Have you ever found a book that completely altered your thoughts on a particular saint?

worth revisit

I’m linking up with Reconciled to You and Theology is a Verb for #WorthRevisit Wednesday, a place where you can come and bring a past & treasured post to share, and link up with fellow bloggers!

Little Drops of Water: Perfect for Easter Baskets!

Have you figured out what’s going in your children’s Easter baskets this year? Why not tuck in a little something that’s a real reminder of their faith, along with the jelly beans and chocolate bunny?

When I saw the prototypes for the Little Drops of Water figurines this past summer at the Catholic Marketing Network trade show, I was captivated. They are adorable!

little drops of water (1) sm

The founder of Little Drops of Water, Miguel Amaral, told me the fascinating story behind this product: it was dreamed up by his daughter, Anna, who’s a young teenager now, and who wanted to help introduce the stories of the saints to her younger brother and his classmates. The figurines began as drawings and are available as now toys, charms, refrigerator magnets and snow globes. There’s even a Nativity set coming soon!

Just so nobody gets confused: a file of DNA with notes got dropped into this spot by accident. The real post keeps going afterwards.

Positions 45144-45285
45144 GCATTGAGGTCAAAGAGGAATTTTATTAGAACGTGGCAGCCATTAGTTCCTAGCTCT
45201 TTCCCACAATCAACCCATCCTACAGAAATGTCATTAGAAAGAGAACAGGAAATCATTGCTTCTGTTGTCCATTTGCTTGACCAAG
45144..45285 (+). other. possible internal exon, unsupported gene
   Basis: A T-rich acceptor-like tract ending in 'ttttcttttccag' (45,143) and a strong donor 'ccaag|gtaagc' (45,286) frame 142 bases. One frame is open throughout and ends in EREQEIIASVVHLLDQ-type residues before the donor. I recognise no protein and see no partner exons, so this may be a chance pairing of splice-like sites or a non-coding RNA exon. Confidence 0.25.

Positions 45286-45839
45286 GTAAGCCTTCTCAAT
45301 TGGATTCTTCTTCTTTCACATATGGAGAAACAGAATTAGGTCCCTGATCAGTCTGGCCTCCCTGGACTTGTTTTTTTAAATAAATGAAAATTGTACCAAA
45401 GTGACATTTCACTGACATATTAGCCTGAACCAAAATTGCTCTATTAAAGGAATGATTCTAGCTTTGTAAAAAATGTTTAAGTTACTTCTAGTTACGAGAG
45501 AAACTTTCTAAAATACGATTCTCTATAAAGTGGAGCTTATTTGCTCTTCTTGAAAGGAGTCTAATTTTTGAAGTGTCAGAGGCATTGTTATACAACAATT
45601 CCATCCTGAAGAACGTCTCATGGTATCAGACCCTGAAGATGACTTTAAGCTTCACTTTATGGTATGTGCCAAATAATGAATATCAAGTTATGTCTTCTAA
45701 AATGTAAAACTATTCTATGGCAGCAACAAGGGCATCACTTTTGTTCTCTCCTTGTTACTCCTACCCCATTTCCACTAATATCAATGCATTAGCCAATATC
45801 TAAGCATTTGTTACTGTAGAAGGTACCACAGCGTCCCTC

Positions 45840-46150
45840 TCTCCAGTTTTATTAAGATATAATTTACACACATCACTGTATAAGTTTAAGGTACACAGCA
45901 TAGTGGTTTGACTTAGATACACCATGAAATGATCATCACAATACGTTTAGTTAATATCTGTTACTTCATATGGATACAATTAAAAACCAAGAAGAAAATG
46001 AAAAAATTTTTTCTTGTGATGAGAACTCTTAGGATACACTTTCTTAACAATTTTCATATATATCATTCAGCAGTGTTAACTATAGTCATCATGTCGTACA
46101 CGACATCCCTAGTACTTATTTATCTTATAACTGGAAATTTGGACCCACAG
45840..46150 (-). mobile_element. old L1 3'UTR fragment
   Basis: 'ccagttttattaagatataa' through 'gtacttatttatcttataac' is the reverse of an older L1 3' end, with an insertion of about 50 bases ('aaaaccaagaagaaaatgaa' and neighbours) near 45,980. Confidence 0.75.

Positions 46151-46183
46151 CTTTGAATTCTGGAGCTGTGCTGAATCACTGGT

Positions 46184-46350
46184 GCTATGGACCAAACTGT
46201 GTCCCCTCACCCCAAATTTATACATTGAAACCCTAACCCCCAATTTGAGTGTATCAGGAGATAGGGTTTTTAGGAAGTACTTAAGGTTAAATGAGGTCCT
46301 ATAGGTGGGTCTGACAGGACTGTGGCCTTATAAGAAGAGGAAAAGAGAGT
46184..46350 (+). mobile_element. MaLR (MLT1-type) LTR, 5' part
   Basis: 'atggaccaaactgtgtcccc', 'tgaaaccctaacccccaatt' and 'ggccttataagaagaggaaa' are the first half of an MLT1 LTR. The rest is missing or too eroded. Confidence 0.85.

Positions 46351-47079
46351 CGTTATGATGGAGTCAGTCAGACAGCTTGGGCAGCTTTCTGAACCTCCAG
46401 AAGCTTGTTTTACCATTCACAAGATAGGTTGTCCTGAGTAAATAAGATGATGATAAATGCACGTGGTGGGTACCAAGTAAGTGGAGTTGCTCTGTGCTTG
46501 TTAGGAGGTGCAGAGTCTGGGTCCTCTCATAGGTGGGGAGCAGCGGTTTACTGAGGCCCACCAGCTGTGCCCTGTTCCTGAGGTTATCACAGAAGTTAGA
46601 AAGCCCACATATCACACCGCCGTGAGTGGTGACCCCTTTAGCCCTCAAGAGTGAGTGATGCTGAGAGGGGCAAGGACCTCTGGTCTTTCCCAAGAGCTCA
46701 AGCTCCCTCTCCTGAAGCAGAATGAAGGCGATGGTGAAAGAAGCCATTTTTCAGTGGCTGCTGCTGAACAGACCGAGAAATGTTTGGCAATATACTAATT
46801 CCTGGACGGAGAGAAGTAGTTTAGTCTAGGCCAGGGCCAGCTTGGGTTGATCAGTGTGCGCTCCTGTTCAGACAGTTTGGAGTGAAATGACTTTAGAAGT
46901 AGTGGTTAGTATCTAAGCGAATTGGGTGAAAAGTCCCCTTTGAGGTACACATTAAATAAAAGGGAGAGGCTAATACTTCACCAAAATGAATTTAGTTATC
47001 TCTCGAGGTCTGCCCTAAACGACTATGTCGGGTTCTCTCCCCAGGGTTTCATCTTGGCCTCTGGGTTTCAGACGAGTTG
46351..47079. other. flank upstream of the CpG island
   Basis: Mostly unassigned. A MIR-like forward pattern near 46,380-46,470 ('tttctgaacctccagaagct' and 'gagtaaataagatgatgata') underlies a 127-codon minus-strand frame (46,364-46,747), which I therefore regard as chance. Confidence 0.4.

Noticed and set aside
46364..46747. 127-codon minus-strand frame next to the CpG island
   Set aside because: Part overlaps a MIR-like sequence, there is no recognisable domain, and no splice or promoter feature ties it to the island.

These cute little resin statues stand about 3 inches high and are just right for little hands to hold onto. Plus, they’re not breakable like the religious statues my children were given as gifts. Those fragile statues were “look, but don’t touch” items that had to be kept on high shelves, away from little hands–and little eyes couldn’t see them (and still, somehow, the hands broke off the Blessed Mother.) Little Drops of Water are made to be handled by young children, and their cute little faces will make them irresistible.

At Eastertime, you might like the Divine Mercy fridge magnet! You’ll also find such favorites as Blessed Mother Teresa of Calcutta, Pope Francis, Our Lady of Guadalupe, St. Anthony, St. Patrick and St. Therese of Lisieux among the many collectible choices. In addition to the 24 statues in the original product line, 26 more are planned for this year and some of those are already available.

Check out their Facebook page for more photos, including pictures of statues in production–that was cool to see!

Little Drops of Water statues sell for about $15 and last a whole lot longer than a chocolate bunny! They’d be a great gift for First Communicants as well.

As for me, I’ve got the Holy Family statue sitting on my kitchen windowsill. What a great reminder to pray for my own family–and I don’t have to worry that it will break if it falls down into the sink.

You can purchase Little Drops of Water at their online shop, through The Catholic Company or at your favorite religious-goods store.

little drops of water (3) sm

The fine print: I received product samples for the purpose of my review, but no other compensation. Opinions expressed here are mine alone.

#WorthRevisit: My Franciscan Saint for the Year

I’m linking up with Reconciled to You and Theology is a Verb for #WorthRevisit Wednesday, a place where you can come and bring a past & treasured post to share, and link up with fellow bloggers!